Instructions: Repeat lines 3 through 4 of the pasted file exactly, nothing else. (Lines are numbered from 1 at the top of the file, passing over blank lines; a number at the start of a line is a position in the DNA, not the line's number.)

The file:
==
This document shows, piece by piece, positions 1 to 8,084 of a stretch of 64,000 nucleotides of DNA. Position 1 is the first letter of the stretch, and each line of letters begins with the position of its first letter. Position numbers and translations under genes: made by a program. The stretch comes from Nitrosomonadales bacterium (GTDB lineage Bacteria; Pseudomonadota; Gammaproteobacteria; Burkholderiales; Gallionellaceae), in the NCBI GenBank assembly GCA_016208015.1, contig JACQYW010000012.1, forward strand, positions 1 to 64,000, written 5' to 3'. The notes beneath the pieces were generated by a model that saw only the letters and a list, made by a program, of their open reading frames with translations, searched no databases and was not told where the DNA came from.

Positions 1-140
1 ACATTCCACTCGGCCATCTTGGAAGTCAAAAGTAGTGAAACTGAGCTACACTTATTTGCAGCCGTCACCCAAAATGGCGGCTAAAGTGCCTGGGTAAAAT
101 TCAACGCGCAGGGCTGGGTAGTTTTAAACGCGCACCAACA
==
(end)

1 ACATTCCACTCGGCCATCTTGGAAGTCAAAAGTAGTGAAACTGAGCTACACTTATTTGCAGCCGTCACCCAAAATGGCGGCTAAAGTGCCTGGGTAAAAT
101 TCAACGCGCAGGGCTGGGTAGTTTTAAACGCGCACCAACA